Children, particularly girls, in Malawi’s primary and secondary schools face high levels of gender-based violence perpetrated by other students and by teachers. This violence comes in the form of both physical and psychological abuse and extends beyond the school environment. Outside the school and within the larger community, girls also fall prey to their peers and older men and are additionally subjected to abusive behavior in the home, negatively affecting their educational attainment and progress, as well as their mental and physical health.
In 2003, the United States Agency for International Development (USAID) enlisted the help of DevTech’s experts to implement the Safe Schools Program, a pioneering, evidence-based initiative designed to reduce school-related gender-based violence (SRGBV), improve educational outcomes, and reduce negative health outcomes in Malawian schools. We worked to increase advocacy at the national level to prevent SRGBV, improve systematic prevention and response mechanisms at the institutional and community level, and improve self-efficacy at the individual level. Along with implementing programs to accomplish these objectives, we engaged in comprehensive quantitative and qualitative research to fully understand the details of SRGBV in Malawi. We found that:
- These findings show that several types of abuse in schools do indeed have a basis in gender norms and perpetuate gender stereotyping, as much of the blame for abuse is placed on the girls.
- Interventions must address community-based issues in addition to school-related factors if they are to successfully tackle SRGBV. Dialogue should be opened with initiation counselors and religious leaders and parents and community members should be sensitized and mobilized to work with schools to minimize children’s exposure to risk.
- Teachers are often seen as key instruments for change, but this study clearly shows that teachers’ attitudes and behavior are not only significant obstacles to stamping out abusive behavior in schools, but that they can reinforce and perpetuate the problem. More importantly, teachers do not see themselves as enforcers of gender-based stereotypes in school or as perpetrators of SRGBV. All teachers should be given opportunities to reflect on their own gender-related experiences and beliefs.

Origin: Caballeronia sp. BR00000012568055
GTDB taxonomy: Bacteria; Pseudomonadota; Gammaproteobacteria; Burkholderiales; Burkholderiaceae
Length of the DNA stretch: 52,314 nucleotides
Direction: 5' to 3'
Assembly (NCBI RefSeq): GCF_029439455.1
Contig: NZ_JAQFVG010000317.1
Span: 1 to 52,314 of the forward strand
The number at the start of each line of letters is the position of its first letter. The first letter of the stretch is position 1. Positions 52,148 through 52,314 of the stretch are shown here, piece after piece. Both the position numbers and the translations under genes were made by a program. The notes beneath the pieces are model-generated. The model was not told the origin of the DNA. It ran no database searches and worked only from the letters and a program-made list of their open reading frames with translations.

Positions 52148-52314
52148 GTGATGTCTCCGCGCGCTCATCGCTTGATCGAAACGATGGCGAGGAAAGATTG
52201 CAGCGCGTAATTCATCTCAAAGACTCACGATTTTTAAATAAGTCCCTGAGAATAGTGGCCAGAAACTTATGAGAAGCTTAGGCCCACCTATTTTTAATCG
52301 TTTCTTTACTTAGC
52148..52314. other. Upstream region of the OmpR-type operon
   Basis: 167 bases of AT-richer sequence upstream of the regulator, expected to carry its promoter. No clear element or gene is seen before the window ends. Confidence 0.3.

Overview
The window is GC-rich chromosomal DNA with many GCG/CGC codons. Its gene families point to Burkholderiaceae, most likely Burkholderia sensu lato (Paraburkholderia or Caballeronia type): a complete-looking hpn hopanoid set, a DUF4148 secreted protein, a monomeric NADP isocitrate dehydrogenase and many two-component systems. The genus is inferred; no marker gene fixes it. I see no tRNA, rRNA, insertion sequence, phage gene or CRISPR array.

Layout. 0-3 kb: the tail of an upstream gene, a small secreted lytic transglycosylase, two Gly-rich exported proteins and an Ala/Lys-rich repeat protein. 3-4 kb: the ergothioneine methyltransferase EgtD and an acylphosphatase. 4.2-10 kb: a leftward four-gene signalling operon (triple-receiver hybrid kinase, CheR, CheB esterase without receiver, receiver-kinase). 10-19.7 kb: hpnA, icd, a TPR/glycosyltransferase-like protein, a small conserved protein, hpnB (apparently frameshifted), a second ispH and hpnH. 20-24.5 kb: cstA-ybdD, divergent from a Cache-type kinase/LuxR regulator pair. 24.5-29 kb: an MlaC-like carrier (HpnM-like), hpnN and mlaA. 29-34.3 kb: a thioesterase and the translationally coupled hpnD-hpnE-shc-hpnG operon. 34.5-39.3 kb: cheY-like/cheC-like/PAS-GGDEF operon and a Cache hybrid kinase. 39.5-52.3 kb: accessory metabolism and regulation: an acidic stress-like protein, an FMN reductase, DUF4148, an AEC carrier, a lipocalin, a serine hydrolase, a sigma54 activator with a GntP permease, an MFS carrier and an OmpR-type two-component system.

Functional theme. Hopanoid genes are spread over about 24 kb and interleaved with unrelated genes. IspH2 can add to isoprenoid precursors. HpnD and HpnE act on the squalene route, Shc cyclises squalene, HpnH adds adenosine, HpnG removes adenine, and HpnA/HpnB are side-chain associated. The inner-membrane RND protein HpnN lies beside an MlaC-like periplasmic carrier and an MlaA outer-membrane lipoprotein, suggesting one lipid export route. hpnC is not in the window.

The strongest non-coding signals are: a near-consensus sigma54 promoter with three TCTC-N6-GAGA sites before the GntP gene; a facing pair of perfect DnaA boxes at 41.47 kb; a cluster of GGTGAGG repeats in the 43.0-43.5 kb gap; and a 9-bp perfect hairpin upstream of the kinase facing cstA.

This study illustrates that Malawian communities, pupils, and teachers do not have a full understanding of gender and gender-based violence. However, while this study highlights several issues of concern, it also identifies strengths upon which efforts can be built to ensure that schools in Malawi are safe, that all boys and girls have equal opportunities to learn, gain skills through classroom and extracurricular activities, and are psychologically, sexually, and physically safe from threats, harassment, or harm in all parts of school.
DevTech has 30+ years of experience implementing projects that improve job outcomes for youth, expand access to quality education for elementary and secondary school students, contribute to early childhood development and learning, build the capacity of individuals, organizations, and systems, and combat gender-based violence to ensure that all students feel safe. Accordingly, with funding from USAID, DevTech was able to provide comprehensive insight into the school-related gender-based violence affecting Malawian students to begin to work toward a safe, inclusive community for all. To learn more about this project and DevTech’s capabilities, please visit the page for this project.